Growing Purple Fruits And Vegetables In The Garden

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April 8, 2020

The color purple is said to evoke many emotions, among them, peace, pride, creativity, and magic. It isn’t as common as other colors in nature, and so it’s also seen as exotic. Beyond the emotions purple makes us feel, eating the color also offers significant rewards! 

Fruits and vegetables with purple or red pigments contain plant compounds called anthocyanins, which have been found to boost immunity, prevent chronic diseases (such as cardiovascular and metabolic issues), as well as increase longevity.

Anthocyanins are pretty cool. According to Purple Power! Colorful Choices for Better Health (The Old Farmer’s Almanac Garden Guide, 2020 Edition), plants produce them to attract pollinators, repel predators and diseases, heal wounds, and reduce environmental stress.

Some veggies, such as beets, swiss chard, and orach, contain betacyanins, which are not as abundant or widely studied as anthocyanins. Still, researchers believe they deliver the same benefits.  

The Farmer’s Almanac says the plant doesn’t have to be a bold purple; even if the food crop has the color in tiny veins, stripes, splashes, or rings, you can bet it’s good for you. 

Everything combined, it’s no wonder purple plants are one of the top gardening trends of 2020! Why not add a few of these beauties to your veggie patch this growing season? 

Traditional Purple Plants

  • Blueberries
  • Blackberries
  • Cranberries
  • Chokeberries
  • Raspberries
  • Eggplant
  • Rhubarb
  • Kohlrabi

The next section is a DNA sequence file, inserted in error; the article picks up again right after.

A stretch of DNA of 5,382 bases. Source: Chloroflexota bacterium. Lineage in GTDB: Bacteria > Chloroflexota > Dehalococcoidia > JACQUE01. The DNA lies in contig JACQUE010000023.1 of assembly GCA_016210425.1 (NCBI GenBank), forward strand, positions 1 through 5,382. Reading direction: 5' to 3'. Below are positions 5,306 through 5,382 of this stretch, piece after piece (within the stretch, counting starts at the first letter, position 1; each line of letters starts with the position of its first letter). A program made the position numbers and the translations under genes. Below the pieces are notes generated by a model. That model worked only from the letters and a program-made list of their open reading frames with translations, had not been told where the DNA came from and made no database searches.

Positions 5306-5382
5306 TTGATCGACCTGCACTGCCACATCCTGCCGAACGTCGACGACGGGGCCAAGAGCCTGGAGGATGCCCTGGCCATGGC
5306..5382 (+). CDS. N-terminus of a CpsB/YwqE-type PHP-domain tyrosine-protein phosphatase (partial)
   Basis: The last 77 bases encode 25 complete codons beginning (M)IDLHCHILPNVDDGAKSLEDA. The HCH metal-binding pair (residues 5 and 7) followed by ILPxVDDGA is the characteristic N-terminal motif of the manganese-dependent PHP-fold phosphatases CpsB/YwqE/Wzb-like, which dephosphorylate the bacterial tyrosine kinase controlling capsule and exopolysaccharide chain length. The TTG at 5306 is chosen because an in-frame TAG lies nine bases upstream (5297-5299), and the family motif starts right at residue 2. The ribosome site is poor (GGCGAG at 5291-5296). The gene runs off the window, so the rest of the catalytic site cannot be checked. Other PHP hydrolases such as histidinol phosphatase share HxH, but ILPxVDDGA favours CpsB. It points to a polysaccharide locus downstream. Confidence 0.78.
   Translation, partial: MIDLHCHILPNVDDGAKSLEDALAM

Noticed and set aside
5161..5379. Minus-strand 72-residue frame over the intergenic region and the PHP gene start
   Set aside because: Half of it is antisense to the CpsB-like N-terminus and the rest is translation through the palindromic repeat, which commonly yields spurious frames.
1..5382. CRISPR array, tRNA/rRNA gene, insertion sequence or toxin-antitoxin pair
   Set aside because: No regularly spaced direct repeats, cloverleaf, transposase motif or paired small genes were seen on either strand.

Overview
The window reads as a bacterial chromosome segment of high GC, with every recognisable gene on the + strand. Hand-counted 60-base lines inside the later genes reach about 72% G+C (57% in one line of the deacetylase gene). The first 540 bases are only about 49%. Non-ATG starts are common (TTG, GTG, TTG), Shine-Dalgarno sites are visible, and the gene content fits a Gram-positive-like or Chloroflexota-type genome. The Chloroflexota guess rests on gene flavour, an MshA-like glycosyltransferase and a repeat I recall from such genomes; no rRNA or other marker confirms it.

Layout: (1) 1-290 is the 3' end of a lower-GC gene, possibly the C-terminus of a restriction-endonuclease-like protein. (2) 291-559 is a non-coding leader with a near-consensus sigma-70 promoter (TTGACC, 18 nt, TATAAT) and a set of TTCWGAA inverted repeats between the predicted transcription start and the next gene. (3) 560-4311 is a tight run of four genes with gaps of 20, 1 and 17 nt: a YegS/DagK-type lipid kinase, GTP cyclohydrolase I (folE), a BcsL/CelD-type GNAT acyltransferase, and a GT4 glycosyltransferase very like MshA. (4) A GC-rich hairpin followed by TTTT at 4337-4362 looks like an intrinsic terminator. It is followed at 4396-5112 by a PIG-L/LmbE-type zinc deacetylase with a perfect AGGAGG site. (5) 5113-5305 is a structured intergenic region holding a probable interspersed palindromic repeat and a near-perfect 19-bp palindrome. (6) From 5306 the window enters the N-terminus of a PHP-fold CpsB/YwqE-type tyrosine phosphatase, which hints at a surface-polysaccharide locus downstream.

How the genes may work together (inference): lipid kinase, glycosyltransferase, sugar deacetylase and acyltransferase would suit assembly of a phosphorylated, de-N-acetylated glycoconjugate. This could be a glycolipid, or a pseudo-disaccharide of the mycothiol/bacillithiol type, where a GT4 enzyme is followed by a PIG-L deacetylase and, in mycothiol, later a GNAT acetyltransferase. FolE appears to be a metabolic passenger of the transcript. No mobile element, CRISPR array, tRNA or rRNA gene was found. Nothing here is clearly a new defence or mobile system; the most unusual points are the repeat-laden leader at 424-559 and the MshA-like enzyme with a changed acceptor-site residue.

• Pomegranate
  • Radishes
  • Red Cabbage
  • Turnips

Newer Purple Varieties

  • “Purple Haze” Carrots 
  • “Dragon Tongue” Bush Bean
  • “Peruvian” Purple Potatoes
  • “Okinawan” Sweet Potato
  • “Ruby” or “Red Fire” Lettuce
  • Purple Asparagus 
  • Purple Kale
  • Purple Broccoli 

The possibilities are almost endless! What’s your favorite purple variety to grow? 

Are you looking for other interesting ways to use purple-red plants? Try this recipe for a pH Potion made with anthocyanin red cabbage

Catherine Sherriffs
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Catherine Sherriffs

Catherine is a Canadian award-winning journalist who worked as a reporter and news anchor in Montreal’s radio and television scene for 10 years. A graduate of Concordia University, she left the hustle and bustle of the business after starting a family. Now, she’s the editor and a writer for Garden Culture Magazine while also enjoying being a mom to her two young kids. Her interests include great food, gardening, fitness, animals, and anything outdoors.
Catherine Sherriffs
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